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KC Group Judges’ Development Programmes
are alive and well!

Candidates assessing the Scottish Terrier

The Group Judges’ Development Programme concept has come a long way since it was started in November 2000 by the terrier group, writes Ferelith Somerfield. Since that time all of the other six groups have followed suit and now every group has its own programme in full swing.

During these four years many terrier people, some already passed to judge the group and others who awarded CCs in three terrier breeds, have had the opportunity to hear breed experts explain the fundamentals of breed type, balance and soundness, demonstrating these with carefully chosen `models`. They have then had the chance to go over dogs, discuss their virtues and faults, and generally demonstrate their own knowledge of the breed. They have also taken part in discussions involving problems facing some of the breeds in the terrier group.

As a result of careful assessments many of those taking part have achieved credit passes and a good number of breed clubs, realising the importance of these training programmes, have placed those successful on their own judging lists. This means that we are now able to see them coming through the system to award CCs.

Pleased with the way the programme is now going forward in all the groups the Kennel Club is allowing those who have achieved credit passes to judge more than three classes at open shows in the breeds concerned even if they are not on a breed club B list. This is easing the task of societies looking for new eligible judges and gives the judges more opportunity of hands-on experience in the show-ring. Further, those who achieve credit passes also get special consideration by the Kennel Club when their names come forward to award CCs.

These are positive steps forward to ensure that, despite falling breed entries at open shows, the group judges of the future have a good working knowledge of all the breeds within the group. It must be admitted that in the past many of the owners felt themselves to be at a considerable disadvantage when competing in a group judged by someone who only awarded CCs in, say, three not very dissimilar breeds.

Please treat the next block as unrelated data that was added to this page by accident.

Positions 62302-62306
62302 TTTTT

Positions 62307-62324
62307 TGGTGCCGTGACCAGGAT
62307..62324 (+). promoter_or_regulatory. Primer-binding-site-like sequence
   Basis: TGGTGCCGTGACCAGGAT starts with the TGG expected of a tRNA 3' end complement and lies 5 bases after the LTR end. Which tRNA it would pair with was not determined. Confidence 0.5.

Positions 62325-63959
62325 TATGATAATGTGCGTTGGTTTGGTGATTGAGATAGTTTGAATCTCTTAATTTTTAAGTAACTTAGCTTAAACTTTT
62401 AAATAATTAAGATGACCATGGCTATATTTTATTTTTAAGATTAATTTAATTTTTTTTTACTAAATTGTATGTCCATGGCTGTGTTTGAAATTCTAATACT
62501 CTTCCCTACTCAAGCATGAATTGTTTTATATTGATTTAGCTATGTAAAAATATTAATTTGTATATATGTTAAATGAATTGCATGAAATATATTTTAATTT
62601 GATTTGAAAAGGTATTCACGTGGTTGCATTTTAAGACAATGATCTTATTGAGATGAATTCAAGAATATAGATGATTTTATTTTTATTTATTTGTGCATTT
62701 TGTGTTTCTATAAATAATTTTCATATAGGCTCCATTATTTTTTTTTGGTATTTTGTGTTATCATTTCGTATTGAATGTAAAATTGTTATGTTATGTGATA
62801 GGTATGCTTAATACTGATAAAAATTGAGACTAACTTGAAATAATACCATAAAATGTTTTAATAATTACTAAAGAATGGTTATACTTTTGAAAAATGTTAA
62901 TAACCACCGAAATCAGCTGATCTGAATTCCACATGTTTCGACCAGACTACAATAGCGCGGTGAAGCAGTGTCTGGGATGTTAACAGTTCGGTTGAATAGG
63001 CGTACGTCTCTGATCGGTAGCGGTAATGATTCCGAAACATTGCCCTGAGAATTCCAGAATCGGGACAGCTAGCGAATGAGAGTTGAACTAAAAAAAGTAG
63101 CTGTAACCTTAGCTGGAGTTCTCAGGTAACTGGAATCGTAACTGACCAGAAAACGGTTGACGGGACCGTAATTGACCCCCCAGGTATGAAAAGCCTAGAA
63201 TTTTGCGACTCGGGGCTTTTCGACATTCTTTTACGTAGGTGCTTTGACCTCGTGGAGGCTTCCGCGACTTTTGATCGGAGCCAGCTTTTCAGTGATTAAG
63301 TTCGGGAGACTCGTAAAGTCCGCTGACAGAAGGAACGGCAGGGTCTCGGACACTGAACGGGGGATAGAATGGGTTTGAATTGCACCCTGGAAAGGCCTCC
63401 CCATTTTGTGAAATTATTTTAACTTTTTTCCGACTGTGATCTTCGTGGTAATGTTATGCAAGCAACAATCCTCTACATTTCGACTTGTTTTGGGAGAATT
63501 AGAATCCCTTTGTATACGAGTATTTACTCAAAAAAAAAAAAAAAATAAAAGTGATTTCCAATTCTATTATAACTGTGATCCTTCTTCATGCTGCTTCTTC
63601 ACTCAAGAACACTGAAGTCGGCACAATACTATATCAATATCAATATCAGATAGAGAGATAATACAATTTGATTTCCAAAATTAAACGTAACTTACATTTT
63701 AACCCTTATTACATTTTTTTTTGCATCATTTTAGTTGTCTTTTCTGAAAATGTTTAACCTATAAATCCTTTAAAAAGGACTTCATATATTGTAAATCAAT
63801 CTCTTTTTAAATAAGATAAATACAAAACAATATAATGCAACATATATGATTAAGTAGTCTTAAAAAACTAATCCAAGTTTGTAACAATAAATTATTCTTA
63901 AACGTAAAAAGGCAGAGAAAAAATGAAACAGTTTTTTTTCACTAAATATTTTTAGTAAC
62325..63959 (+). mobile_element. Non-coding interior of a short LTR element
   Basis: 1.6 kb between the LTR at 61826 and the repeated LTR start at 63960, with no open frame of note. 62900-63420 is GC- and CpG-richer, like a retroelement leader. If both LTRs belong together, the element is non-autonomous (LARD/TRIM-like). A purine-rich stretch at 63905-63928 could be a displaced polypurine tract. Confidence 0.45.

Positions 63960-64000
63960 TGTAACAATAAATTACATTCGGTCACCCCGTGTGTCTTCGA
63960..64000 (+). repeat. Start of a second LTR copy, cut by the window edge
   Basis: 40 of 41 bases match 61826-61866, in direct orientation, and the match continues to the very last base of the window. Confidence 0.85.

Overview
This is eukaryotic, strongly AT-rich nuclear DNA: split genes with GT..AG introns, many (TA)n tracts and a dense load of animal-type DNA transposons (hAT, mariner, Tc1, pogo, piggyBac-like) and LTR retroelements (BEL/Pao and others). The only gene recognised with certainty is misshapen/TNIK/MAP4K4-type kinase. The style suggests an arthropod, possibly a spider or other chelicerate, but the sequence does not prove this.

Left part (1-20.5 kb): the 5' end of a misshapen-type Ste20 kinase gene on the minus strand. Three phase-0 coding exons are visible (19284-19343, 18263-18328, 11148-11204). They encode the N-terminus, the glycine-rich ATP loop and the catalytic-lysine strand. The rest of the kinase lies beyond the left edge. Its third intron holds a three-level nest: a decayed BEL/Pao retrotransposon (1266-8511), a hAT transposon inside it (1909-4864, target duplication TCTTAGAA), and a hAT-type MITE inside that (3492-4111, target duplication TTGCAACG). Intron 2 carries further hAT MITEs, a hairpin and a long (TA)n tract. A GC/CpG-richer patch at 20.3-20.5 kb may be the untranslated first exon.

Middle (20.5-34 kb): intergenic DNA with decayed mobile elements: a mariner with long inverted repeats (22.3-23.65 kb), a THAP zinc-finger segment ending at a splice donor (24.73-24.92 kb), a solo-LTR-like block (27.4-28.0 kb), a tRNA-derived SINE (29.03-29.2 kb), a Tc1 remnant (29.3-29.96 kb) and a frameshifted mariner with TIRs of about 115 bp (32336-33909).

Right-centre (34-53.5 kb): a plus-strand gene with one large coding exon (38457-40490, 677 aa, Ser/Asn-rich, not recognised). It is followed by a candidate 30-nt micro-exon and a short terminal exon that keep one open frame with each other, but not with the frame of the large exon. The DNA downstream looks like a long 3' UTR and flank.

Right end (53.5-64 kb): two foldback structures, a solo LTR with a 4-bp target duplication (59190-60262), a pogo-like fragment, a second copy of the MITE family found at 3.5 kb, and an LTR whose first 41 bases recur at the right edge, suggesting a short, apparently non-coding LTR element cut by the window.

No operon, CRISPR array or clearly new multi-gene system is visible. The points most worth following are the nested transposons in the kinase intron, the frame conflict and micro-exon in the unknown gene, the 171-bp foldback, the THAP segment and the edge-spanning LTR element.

Now that the terrier people are going through the breeds for the second time it has been decided to take another idea on board. This is occasionally to invite an overseas expert to talk on his, or her, breed. This was tried for the first time on August 11 when Dan Ericsson from Sweden talked about the Scottish Terrier helped with slides and a number of winning dogs and bitches kindly loaned for the day. Dan was generous with his praise for the good points but did not pull his punches when it came to faults, and certainly no one should have left without knowing exactly what constituted good type in his eyes. A teacher himself, he held his audience throughout which is perhaps why there were not too many questions.


A number of people took advantage of the Kennel Club`s recent decision to allow championship show best-in-show judges to attend these group judges development programmes, to come and hear Dan speak, while people who judge another group and give two sets of CCs in terriers may also join in.

One of the most encouraging aspects of the terrier group is that people who are already passed to award CCs or who already have credit passes are still coming back to attend the sessions. This provides a particularly strong discussion group. The terrier group organisers now also write to the senior breed clubs to invite them to submit items of particular concern to them so that they can be discussed by the group.

While it was in no way obligatory to take the assessment which followed Mr Ericsson’s talk, 12 people did and eight passed, five with credit.

Peter Winfield showed his dedication to the scheme by working hard for its success despite the fact that he was moving house the next day. Helen Reaney, the group’s administrator, was as efficient as usual, while we are fortunate that KC chairman Ronnie Irving is as enthusiastic about the programme as he was when he dreamed it up over five years ago.

The next session for the terrier group programme is planned for Tuesday and Wednesday, November 3 and 4 when two of the breeds to be covered will be Skyes and Dandie Dinmonts.

Much has been written about the problem of the shortage of younger competent British group judges across all of the groups. At the same time breeds and breed clubs quite rightly want to ensure that those who judge their breed are competent to do so. With this balancing act in mind, the Kennel Club has created the Judges’ Development Programme system and it is to be hoped that this approach will prove successful for the future of the world of dogs in the UK.

If the enthusiasm displayed at the recent Scottish Terrier workshop is typical of the programmes generally, the system is alive and well and will indeed prove to be a great success.